I have applied, and hope to be accepted, as an exhibitor at the Maryland Gun Collectors’ original Baltimore Antique Arms Show in March of 2002. This show is reputedly the finest all antique arms expo east of the Mississippi. Space at this show is at such a premium that I have only a 50/50 chance of getting the three display tables I need. All you can do is make your best effort.
Another interesting experience occurred in 2001 when Chuck Worman, consultant to the Hubbard Museum, asked to borrow eight of my guns for a six month exhibit at the Hubbard Museum of the American West in New Mexico. This renowned museum put on an extravaganza of the westward migration that included over 500 important guns organized by time periods from 1803 to 1900. Tens of thousands turned out to see this important exposition from May 24, 2001 to November 24, 2001.
Currently, I’m working with the Colt collectors association in an effort to provide some of my guns for the Colt Exposition which will be held at the Buffalo Bill Historical Center in Cody, Wyoming in 2003.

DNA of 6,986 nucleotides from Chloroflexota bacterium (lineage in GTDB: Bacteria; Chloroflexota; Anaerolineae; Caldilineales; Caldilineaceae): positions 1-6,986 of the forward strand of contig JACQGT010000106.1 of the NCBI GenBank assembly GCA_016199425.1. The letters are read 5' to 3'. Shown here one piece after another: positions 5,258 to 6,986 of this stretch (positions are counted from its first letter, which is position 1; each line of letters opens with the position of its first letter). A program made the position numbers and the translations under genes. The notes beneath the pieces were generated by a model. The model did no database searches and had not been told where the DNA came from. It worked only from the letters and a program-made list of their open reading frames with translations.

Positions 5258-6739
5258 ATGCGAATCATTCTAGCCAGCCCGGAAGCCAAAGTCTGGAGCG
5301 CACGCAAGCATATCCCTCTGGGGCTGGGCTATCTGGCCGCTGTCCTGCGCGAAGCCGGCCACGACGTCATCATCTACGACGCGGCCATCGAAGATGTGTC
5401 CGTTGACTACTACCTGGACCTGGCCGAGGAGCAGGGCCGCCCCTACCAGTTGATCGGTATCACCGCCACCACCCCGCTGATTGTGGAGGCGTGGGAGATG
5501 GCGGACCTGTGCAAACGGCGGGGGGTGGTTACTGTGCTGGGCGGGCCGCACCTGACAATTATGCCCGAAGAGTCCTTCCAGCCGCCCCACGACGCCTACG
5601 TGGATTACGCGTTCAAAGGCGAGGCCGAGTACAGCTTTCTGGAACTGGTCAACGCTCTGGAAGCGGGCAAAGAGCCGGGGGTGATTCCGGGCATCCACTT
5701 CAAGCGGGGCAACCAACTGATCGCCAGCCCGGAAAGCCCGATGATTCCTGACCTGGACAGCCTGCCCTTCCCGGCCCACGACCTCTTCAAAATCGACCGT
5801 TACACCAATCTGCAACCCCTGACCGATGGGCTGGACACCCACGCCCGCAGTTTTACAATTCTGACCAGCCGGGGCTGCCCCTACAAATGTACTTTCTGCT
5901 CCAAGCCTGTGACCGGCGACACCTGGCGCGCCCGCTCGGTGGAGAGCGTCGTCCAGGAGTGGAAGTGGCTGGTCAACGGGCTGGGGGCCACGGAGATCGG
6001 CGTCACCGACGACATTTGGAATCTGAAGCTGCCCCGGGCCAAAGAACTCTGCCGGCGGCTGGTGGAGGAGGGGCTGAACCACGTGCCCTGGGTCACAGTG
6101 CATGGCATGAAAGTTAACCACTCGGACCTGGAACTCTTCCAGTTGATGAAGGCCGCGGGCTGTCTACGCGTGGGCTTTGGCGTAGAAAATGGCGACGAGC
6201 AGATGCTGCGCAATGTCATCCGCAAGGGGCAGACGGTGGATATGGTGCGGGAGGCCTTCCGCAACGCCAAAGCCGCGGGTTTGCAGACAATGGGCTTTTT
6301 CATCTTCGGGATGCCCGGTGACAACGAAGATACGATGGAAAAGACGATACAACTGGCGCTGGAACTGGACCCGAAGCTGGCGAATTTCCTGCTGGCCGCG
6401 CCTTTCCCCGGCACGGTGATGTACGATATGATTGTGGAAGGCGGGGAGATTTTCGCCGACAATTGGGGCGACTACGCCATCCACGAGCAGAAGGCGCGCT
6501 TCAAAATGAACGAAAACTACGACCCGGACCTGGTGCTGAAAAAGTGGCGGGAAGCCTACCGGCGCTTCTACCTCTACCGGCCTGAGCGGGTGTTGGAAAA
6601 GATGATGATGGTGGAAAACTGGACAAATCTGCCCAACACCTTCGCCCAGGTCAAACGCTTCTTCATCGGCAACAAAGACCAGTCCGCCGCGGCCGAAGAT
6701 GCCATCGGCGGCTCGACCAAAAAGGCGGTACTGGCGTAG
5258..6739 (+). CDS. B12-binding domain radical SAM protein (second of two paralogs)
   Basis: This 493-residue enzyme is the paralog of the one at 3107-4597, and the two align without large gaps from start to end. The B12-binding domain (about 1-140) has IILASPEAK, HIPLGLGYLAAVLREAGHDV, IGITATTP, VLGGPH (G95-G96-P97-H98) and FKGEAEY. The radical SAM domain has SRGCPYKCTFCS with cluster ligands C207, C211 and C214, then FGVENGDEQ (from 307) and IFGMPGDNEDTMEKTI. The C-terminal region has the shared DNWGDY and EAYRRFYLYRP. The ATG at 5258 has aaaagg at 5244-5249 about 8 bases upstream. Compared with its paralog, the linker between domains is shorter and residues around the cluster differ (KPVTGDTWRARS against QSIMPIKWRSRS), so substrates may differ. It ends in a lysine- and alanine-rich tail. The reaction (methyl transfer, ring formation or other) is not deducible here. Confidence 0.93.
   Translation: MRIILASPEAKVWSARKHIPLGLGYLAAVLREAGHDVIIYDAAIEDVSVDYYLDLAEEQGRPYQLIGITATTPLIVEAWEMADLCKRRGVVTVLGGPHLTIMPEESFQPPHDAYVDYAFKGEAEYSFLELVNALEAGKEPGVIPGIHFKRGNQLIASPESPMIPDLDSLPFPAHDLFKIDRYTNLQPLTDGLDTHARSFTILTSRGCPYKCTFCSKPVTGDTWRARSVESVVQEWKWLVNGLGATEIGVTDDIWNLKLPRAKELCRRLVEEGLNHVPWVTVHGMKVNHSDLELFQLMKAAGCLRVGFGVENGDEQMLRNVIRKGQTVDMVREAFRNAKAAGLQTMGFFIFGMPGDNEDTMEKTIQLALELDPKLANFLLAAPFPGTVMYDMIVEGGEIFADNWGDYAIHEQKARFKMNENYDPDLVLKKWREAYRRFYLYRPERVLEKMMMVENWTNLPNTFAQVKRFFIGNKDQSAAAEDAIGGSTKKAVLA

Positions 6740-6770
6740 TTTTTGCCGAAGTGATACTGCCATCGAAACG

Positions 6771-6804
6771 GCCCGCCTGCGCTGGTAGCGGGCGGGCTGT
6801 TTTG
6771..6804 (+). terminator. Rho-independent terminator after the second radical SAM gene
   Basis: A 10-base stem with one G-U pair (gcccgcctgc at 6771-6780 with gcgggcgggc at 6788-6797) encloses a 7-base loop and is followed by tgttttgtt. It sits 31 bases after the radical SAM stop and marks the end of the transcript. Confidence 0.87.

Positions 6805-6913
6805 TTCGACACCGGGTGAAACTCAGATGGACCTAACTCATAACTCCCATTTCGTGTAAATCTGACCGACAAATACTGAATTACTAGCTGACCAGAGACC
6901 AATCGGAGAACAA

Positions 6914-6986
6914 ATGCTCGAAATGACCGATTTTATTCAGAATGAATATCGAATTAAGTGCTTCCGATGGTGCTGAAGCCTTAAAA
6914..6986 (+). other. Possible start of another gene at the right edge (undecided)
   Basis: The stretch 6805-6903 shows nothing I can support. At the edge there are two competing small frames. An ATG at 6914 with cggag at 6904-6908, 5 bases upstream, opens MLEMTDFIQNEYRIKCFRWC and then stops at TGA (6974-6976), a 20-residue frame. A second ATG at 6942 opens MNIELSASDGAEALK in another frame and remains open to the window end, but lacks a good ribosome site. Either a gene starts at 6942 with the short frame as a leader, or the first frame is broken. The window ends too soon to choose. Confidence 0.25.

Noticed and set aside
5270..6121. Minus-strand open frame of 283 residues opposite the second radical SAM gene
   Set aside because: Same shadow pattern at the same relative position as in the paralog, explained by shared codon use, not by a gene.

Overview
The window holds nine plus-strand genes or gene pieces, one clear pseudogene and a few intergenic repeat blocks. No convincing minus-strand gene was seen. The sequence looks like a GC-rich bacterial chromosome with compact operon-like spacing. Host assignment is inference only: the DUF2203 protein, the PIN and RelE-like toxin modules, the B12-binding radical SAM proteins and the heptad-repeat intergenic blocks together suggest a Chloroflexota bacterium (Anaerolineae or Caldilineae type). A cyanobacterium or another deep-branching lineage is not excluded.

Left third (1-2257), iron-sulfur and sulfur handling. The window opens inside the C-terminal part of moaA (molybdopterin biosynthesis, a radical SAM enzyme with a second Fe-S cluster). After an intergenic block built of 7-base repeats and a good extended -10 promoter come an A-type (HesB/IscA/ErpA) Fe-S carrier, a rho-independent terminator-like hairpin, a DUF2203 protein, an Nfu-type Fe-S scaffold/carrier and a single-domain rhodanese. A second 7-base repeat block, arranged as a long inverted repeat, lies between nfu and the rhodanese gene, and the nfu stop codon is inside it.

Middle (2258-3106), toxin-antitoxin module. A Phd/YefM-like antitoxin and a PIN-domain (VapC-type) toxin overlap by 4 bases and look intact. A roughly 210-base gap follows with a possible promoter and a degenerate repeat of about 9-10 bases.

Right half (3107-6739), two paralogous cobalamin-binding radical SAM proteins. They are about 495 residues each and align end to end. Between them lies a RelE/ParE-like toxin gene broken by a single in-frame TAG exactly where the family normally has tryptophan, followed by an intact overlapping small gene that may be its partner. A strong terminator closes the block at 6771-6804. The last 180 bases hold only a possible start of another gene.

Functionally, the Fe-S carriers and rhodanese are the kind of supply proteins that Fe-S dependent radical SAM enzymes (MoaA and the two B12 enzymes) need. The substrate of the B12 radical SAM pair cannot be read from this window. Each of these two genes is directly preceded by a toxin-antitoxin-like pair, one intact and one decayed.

Writing articles for gun magazines has been personally rewarding because the readers are truly eager to read interesting and informative accounts of their fellow collectors’ experiences and findings. To date, I have had articles printed in Man at Arms Magazine, The Gun Report, The Smith & Wesson Collectors’ Journal, The Remington Society of America Magazine, and soon the Colt Collector’s Association Journal.
In summary, my greatest enjoyment related to gun collecting has been to use this interesting hobby to bring American history alive, to help the general public gain an appreciation of the value of our second amendment rights and the important role that our Constitutional right to bear arms has had and will have to protect our individual right to freedom.
Many thanks to the Pitstick family for bringing the exception display to the January meeting. Jerry and Sharon were interviewed there by outdoor columnist, Larry S. Moore. Keep your eye out for an article on OGCA in “Moore Outdoors” in the Xenia Daily Gazette, Beavercreek New Current, and Fairborn Herald. PLEASE CONSIDER DOING A FEATURED DISPLAY FOR AN UPCOMING MEETING. IT NEED NOT BE ELABORATE. YOU’LL RECEIVE FREE TABLES, HOTEL AND A FEATURE IN OUR NEWSLETTER TO 18,000 FELLOW COLLECTORS. CALL THE OFFICE AT (330) 467-5733.